Subway in Japan
Most major cities have a subway system that's clean, safe, and a great way to get around.
Major advancements are being made in providing multi-language support on Japan's subway systems making it much easier to get around. Ticket machines, station names, as well as maps and guides of the subway and the local area are often provided in a number of languages.
In the larger cities such as Tokyo and Osaka , there are often subway stations clustered in similar areas. Changing lines can be expensive, so check the map closely to see which train lines you can access your destination from. For economical travel, research one-day or two-day passes which will almost certainly be on offer. Be aware that as it is the subway, your JR Rail Pass is not valid. However, it is possible to use your Suica Card, as well as a number of other local IC cards when using the subway.
In some of the bigger stations, there are transfer only gates where passengers don't exit the station but move onto a different line. This can be a little confusing so be aware of this when exiting through the ticket gates. If you are unsure about the price of a ticket, simply purchase the cheapest one and adjust the fare when you exit at your destination—there are fare adjustment machines next to the ticket gates.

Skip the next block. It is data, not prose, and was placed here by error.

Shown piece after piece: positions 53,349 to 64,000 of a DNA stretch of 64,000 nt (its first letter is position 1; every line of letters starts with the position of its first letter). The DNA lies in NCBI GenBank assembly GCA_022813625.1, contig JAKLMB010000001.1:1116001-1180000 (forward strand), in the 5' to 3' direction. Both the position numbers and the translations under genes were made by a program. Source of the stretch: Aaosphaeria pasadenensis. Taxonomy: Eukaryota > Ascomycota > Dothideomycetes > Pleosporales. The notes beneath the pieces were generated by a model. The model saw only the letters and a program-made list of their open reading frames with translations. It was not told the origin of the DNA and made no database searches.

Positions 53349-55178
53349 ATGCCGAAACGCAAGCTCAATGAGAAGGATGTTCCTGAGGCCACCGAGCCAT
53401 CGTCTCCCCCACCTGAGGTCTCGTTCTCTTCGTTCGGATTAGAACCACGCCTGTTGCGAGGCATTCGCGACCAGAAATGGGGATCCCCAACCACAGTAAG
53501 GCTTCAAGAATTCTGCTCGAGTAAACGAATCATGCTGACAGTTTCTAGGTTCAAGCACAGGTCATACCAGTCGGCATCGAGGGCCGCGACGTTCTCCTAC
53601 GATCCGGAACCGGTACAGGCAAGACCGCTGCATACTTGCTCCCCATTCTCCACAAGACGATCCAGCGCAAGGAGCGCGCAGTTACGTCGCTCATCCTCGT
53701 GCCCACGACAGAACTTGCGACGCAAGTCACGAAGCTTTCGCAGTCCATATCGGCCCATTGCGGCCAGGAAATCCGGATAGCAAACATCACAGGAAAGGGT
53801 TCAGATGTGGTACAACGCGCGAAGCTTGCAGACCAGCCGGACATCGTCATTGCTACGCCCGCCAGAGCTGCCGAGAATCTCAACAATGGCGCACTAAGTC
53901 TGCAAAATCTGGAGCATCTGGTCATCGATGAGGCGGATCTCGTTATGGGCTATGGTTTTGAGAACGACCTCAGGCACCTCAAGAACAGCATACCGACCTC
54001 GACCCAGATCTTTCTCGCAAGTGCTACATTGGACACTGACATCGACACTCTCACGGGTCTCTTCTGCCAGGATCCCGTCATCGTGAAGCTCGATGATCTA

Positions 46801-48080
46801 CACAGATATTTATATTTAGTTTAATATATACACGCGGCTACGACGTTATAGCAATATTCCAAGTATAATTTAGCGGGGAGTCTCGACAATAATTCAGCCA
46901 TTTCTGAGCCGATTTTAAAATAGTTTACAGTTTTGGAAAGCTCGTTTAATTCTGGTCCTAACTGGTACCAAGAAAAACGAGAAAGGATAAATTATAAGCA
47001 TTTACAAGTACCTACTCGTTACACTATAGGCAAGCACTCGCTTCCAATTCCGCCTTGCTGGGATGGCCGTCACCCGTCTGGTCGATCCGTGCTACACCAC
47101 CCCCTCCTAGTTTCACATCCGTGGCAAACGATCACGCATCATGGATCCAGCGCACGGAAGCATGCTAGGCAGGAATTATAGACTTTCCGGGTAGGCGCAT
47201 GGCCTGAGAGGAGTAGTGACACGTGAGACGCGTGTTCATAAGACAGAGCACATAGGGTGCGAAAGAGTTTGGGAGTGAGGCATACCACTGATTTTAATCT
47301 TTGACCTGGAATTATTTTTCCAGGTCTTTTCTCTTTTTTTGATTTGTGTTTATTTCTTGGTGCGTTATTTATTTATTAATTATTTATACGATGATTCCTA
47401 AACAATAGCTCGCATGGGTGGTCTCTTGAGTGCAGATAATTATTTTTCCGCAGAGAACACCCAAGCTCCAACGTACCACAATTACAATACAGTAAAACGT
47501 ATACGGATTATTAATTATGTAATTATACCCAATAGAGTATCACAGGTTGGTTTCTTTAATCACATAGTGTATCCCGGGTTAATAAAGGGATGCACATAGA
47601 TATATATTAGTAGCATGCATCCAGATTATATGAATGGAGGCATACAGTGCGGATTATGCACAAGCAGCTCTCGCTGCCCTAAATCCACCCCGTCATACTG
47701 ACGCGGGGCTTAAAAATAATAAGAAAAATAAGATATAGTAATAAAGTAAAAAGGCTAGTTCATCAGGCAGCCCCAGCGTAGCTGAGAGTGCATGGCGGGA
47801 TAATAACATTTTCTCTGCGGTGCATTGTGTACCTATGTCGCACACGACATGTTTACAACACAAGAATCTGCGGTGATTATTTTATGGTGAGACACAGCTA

For ease of travel and peace of mind, research the subway system in the area you will be traveling in. Many of them have sites in English. If you plan to travel exclusively by subway, research the various passes available to ride economically.
Did this information help you?
out of found this information helpful.